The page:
Walmart fights back against Amazon with one-day shipping in some US markets

Walmart’s one-day shipping marks the latest salvo in a fight between two retailers that have consistently tried to outdo each other. (Reuters)
Updated 14 May 2019
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Walmart fights back against Amazon with one-day shipping in some US markets

  • The Walmart deal will be available to online shoppers in Phoenix and Las Vegas and then expand to Southern California in the coming days
  • The service will be rolled out gradually, with a plan to reach approximately 75 percent of the US population this year

WASHINGTON: Walmart is stepping up its battle with Amazon.com by offering one-day delivery without a shipping fee, weeks after Amazon announced a similar offer — a move that will intensify the race to deliver orders to shoppers faster.
On April 25, Amazon said it plans to deliver packages to members of its loyalty club Prime in just one day and expects to spend $800 million toward the shipping goal in the second quarter alone.
Walmart’s offer applies to fewer products. As many as 220,000 items, which are the most frequently purchased, ranging from laundry detergent to toys and electronics will qualify for one-day shipping. The orders have to be worth at least $35 to qualify.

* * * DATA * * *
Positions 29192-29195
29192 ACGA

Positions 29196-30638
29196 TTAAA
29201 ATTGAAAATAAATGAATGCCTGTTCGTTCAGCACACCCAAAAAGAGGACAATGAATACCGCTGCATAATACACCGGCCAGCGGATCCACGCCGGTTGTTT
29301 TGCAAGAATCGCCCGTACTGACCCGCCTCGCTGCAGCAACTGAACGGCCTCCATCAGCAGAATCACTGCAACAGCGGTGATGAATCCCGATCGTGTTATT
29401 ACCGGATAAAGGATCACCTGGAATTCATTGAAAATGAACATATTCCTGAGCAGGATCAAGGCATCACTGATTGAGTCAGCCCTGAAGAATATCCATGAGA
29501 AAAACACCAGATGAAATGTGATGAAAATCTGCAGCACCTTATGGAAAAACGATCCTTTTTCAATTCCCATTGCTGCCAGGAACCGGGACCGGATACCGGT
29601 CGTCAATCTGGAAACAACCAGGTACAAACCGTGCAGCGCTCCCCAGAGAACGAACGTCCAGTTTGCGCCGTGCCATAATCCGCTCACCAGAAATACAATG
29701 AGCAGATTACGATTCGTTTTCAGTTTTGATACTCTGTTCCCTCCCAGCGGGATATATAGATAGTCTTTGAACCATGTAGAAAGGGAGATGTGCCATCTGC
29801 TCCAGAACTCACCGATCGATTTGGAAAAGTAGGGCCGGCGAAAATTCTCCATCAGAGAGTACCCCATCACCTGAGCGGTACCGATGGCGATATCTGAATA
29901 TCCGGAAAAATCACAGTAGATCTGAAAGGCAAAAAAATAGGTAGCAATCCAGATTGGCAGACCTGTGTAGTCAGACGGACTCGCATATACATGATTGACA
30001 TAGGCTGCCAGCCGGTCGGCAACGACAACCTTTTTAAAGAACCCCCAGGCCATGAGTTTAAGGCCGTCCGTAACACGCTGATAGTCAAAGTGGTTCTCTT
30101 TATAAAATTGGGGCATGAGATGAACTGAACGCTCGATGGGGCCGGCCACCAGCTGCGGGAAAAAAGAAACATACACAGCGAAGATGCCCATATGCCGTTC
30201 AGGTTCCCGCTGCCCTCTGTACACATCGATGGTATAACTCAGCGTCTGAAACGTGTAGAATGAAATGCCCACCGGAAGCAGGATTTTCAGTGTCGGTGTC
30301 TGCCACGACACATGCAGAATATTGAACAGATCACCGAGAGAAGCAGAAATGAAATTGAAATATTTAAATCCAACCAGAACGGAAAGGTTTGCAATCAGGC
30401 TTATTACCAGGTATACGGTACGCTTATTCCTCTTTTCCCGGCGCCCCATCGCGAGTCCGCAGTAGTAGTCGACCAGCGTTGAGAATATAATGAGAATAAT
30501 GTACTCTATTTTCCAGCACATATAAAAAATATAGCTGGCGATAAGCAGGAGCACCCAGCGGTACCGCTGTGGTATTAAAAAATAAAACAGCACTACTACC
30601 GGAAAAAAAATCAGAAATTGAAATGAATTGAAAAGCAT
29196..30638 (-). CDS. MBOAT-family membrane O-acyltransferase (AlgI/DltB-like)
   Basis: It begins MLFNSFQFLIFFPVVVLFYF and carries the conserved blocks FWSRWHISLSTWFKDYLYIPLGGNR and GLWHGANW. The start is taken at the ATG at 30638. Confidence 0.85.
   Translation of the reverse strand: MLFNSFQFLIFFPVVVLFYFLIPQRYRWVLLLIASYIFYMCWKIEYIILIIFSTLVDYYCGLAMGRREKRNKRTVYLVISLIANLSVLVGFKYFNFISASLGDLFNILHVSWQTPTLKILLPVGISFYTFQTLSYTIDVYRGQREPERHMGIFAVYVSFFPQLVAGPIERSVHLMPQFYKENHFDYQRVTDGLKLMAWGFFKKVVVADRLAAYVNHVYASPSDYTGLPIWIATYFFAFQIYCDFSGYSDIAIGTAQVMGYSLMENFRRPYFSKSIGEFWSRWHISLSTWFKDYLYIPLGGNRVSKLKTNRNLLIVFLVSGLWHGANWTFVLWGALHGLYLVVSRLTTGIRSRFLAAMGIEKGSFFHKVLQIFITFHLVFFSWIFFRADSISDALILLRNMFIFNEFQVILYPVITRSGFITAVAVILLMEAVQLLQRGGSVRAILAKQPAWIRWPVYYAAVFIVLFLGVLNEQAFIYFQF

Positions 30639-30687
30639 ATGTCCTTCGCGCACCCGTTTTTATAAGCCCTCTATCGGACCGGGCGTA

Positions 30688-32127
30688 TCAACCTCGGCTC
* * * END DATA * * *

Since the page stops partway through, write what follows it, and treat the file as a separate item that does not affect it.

The Walmart deal will be available to online shoppers in Phoenix and Las Vegas and then expand to Southern California in the coming days, the head of its US ecommerce service, Marc Lore, told Reuters in an interview.
The service will be rolled out gradually, with a plan to reach approximately 75 percent of the US population this year, which includes 40 of the top 50 US metro areas, Lore said.
One-day shipping marks the latest salvo in a fight between two retailers that have consistently tried to outdo each other in everything from online order delivery to grabbing a bigger share of the online grocery market. Walmart started offering same-day pickup in its stores in 2011 and caught up with Amazon’s two-day free shipping two years ago by offering it without a membership fee. It has made progress in closing the gap with its e-commerce rival by rolling out services such as curbside grocery pickup and same-day grocery delivery — options that have quickly become popular with shoppers.
Amazon, on the other hand, has hastened to reproduce the assets of brick-and-mortar rivals such as Walmart and has a mixed record with those projects. It is now racing to open shops with top-selling items ranging from books to cell phones; rolling out same-day curbside grocery pickup and gearing up to accept returns at all US Kohls Corp. department stores.
“We have been working on this since I have gotten here ... we have been building out the infrastructure for the last few years to support this,” said Lore, who joined the retailer in 2016 when it acquired his company, Jet.com.
The vast majority of the order volume for such a service comes from the “first couple of hundred thousand” products, he said.